Perhaps the more alarming question relates to the absence of an expiration date.  That suggests a more systemic problem.  If the HIPAA forms for two subjects in the CAFÉ study contain the sentence “This authorization does not have an expiration date,” it seems likely that all of the HIPAA forms did.  And if that is true, then I would think there is a case to be made that the privacy rights of all 17 of the CAFÉ study subjects were violated. I am not a lawyer, nor am I an expert on HIPAA. But my sense is that these forms would probably prove very difficult for the university to justify in court.





Wednesday, February 13, 2013

Has the Department of Psychiatry been faking research subject records? New evidence comes to light.

Two weeks ago, I posted about a curiosity in the medical file of Dan Markingson.  University officials have repeatedly argued that Markingson was fully competent to give his informed consent to the study, pointing to an “evaluation to consent” form located in his chart.  According to this form, which was signed and initialed by Jean Kenney, Markingson had given rational, informed answers to all of the questions he had been asked before he gave informed consent.  The curiosity was that Markingson’s file actually contained two slightly different versions of the same form (here and here.)  I asked readers to help me figure out what could account for the differences.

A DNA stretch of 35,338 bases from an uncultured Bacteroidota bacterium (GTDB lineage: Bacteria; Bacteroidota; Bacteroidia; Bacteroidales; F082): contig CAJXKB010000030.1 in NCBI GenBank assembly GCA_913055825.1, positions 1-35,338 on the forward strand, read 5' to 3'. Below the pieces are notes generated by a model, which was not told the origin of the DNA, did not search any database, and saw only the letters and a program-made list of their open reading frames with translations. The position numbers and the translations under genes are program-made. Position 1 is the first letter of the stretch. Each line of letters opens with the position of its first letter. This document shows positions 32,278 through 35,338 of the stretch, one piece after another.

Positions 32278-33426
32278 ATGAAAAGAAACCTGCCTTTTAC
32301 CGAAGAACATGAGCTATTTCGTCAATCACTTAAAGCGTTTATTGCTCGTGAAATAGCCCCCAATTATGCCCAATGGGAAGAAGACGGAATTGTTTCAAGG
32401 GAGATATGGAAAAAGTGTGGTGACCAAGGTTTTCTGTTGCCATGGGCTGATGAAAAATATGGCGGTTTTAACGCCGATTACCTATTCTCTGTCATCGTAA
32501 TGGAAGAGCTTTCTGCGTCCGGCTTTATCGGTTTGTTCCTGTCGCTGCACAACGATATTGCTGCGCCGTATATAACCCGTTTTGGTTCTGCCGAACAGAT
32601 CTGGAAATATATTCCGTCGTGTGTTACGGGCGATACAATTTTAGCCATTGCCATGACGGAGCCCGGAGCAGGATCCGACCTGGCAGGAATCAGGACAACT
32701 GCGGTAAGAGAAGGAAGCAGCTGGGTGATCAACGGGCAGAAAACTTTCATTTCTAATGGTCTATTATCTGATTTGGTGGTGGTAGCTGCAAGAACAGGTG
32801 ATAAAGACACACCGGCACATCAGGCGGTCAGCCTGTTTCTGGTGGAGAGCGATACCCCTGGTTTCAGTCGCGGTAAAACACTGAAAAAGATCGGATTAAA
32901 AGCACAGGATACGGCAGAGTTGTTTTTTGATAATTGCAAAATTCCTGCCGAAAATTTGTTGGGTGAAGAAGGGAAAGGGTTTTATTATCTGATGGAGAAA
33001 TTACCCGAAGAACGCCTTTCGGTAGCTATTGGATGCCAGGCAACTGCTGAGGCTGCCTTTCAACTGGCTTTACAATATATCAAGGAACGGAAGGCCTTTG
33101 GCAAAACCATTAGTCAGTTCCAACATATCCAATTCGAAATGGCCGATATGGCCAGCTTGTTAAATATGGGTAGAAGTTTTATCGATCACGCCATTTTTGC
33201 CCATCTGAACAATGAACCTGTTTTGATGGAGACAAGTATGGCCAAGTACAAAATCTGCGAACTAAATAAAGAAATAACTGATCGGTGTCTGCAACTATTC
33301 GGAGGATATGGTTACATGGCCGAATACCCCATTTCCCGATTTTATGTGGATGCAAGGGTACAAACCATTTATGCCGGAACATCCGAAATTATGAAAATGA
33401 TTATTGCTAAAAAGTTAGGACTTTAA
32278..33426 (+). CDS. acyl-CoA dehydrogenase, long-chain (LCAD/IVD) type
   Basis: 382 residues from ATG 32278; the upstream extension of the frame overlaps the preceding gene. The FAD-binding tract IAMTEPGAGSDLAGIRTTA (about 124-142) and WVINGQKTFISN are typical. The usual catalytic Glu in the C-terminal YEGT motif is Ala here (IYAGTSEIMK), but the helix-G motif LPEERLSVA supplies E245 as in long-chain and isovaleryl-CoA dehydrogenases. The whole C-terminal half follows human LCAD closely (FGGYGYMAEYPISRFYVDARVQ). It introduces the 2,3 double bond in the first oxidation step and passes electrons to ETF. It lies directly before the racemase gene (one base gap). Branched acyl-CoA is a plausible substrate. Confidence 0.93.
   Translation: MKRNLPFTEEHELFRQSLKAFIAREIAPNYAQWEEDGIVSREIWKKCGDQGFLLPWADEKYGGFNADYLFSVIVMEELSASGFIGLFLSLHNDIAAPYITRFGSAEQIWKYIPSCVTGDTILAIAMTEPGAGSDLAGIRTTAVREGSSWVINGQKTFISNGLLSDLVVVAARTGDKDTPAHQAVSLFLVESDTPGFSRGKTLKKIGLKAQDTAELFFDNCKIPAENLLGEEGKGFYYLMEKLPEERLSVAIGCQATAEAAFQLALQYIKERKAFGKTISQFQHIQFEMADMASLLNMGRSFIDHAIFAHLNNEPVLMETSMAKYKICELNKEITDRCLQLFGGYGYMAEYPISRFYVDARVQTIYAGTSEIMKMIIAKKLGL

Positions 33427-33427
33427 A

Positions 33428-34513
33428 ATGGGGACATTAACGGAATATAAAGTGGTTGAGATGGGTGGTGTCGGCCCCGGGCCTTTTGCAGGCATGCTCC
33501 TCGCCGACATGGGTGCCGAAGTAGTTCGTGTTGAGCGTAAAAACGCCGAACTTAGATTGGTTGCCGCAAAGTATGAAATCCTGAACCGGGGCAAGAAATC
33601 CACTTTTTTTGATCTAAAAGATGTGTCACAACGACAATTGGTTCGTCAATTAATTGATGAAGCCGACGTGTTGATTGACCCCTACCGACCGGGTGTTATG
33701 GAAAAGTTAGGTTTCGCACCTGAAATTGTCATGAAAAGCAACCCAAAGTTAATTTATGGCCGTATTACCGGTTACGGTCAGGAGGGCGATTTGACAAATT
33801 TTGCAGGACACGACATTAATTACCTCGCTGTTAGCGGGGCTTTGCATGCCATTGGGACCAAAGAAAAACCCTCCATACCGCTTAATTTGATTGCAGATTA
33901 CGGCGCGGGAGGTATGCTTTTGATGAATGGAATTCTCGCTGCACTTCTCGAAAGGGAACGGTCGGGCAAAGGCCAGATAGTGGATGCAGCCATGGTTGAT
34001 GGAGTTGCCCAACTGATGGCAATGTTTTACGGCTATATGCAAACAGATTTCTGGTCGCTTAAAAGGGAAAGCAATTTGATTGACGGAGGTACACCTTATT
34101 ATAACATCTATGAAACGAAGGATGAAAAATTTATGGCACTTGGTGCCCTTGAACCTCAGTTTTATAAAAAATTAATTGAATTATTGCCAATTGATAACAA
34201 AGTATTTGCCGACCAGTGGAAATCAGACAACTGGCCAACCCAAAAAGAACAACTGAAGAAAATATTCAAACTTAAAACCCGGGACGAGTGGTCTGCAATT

This request produced a startling response. Within hours, several people had posted on Facebook and written by email to say that the charts of their family members contained exactly the same “evaluation to consent” form.  Today, one family has agreed to let me post the form that was given to them by the Department of Psychiatry. 

In most ways, this form looks identical to one of the forms that allegedly came from Dan Markingson.  The signature of the study coordinator, Jean Kenney appears identical; the signature of the witness, Elizabeth Lemke, appears identical; and the rubbed-out marks located at the top of two of the documents appear identical.  Most alarming of all, the “answers” supposedly given by the research subjects appear identical.  But the new form has no date, no subject ID, no subject initials, and no mention of Unit 12, the ward in Fairview Hospital where Dan Markingson was hospitalized.